Two Malian soldiers were killed in a bombing in northern Mali.
ICC prosecutors want to try Laurent Gbagbo and Charles Blé Goudé together. Meanwhile, a rally in favor of ‘justice for all’ in Abidjan was broken up by Ivorian police (in French).
A Financial Times editorial argued that Colombia will need international help to implement any peace deal with the FARC rebel group, mentioning the role of the ICC and the need to balance peace and justice. For the first time, the FARC acknowledged that it has caused harm to civilians. The Colombian government extended legislation providing for continued peace talks with the FARC.
A communication sent to the ICC alleges that 30 civilians were killed by British soldiers in Iraq.
At least 41 suspected members of the Boko Haram were beheaded by an anti-Boko Haram civilian militia group in Nigeria.
Campaign for Global Justice
The Coalition called on Egypt and Vietnam to join the ICC.
Following a mission to Gaza and the West Bank, the International Federation for Human Rights urged Palestine to accept ICC jurisdiction without delay. In a New York Times op-ed, former UN human rights chief Navi Pillay faulted Europe for pressuring Palestine to not join the ICC.
The ICC president addressed the UN General Assembly, calling for universal ratification of the Rome Statute.
What else is happening?
A new AI report alleges that Israeli forces committed war crimes in Gaza, but Israel criticized the report, saying that it ignored crimes allegedly committed by Hamas. A report by a Geneva-based rights group claims that the Israeli military used Palestinian civilians as human shields in Gaza.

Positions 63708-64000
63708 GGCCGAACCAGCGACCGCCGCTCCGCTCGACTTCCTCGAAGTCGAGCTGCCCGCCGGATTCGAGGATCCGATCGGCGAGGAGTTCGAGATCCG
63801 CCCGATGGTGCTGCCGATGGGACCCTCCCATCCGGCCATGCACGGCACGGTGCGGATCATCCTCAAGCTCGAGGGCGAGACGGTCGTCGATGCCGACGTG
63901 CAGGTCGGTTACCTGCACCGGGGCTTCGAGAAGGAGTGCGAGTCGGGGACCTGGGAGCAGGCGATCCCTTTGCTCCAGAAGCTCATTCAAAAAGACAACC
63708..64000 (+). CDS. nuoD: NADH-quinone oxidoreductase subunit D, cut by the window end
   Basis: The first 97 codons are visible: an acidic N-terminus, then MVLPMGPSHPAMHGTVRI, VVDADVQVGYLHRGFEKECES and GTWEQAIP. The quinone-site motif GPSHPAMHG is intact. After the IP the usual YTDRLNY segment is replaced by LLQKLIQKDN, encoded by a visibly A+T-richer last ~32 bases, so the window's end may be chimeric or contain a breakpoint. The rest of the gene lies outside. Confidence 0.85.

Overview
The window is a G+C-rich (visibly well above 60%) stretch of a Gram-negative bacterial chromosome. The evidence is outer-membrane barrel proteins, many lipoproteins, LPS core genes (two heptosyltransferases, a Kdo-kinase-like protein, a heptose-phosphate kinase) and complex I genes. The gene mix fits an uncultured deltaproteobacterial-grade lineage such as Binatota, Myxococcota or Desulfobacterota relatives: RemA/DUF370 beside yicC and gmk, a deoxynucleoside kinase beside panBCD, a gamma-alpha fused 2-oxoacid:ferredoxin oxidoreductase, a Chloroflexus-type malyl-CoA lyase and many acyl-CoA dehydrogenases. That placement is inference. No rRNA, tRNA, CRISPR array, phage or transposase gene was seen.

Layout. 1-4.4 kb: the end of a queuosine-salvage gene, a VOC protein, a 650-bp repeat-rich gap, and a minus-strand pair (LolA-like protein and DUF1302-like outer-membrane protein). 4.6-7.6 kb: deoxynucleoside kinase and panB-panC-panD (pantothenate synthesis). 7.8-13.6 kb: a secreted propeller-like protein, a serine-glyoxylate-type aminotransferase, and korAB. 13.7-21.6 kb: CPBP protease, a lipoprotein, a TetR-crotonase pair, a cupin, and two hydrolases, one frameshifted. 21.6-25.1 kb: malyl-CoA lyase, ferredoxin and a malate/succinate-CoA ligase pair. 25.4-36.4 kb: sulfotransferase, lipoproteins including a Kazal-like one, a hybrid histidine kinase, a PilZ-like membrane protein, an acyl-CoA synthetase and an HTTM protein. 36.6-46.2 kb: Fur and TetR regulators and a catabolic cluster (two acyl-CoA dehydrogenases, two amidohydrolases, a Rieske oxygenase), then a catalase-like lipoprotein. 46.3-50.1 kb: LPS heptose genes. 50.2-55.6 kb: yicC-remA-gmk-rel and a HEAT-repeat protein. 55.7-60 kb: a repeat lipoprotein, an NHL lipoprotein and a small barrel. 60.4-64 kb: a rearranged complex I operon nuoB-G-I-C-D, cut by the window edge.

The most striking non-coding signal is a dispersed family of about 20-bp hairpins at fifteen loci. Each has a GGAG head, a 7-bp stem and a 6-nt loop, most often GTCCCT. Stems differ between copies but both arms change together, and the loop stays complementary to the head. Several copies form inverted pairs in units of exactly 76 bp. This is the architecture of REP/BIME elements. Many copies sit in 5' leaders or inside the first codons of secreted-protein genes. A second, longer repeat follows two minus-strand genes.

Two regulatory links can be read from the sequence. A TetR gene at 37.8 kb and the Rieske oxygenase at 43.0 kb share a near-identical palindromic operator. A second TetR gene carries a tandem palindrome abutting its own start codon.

The ICC concluded a seminar on cooperation with the Court in Benin, which was attended by representatives from Parliamentarians for Global Action. ICC Prosecutor Fatou Bensouda attended a colloquium for international prosecutors.
Upcoming trials related to crimes allegedly committed during Guatemala’s civil war offer a test for rule of law in the country, says the Open Society Justice Initiative.
One hundred and forty-one African rights groups issued an open letter stating their support for the efforts of Senegal and the African Union to prosecute crimes allegedly committed during the reign of former Chadian president Hisséne Habré.
The International Justice Project, the International Refugee Rights Initiative and the Pan-African Lawyers Union are hosting a conference in Arusha on 12 November to assess the work of the ICC and its effectiveness.
OpenDemocracy published several articles on the ICC as part of an online debate on the impact of the Court. Academic David Petrasek argued that although the ICC has failed to live up to expectations, it still deserves the support of those who believe in international justice. Academic and blogger Mark Kersten argued that a new framework is needed to properly understand the positive and negative effects of the ICC. Writer Priscilla Hayner considered whether the ICC advances the interests of justice. On Justice in Conflict, Kersten suggested that the ICC create an advisory board to assess the potential legal and political risks of opening a given investigation, in addition to whether or not it would serve the interests of justice.
A former ICC judge expressed concern that proposed changes to the ICC will weaken representation for defendants and victims.
The Kenyan government wrote to the Assembly of States Parties asking that its proposed amendments to the Rome Statute be discussed in the Assembly’s Working Group on Amendments. At the UN General Assembly, Kenya criticized the ICC and called for a review of the Rome Statute and its implementation. Meanwhile, the head of Nigeria’s permanent mission to the UN said that the ICC lacks respect when dealing with African leaders.
The United States said that it will work with the UN Security Council to refer North Korea to the ICC. The EU confirmed that North Korea invited its special representative for human rights to visit the country.
A request for an ICC investigation into the alleged genocide of the Yazidi ethnic group in Iraq was rejected because Iraq is not a member of the Court.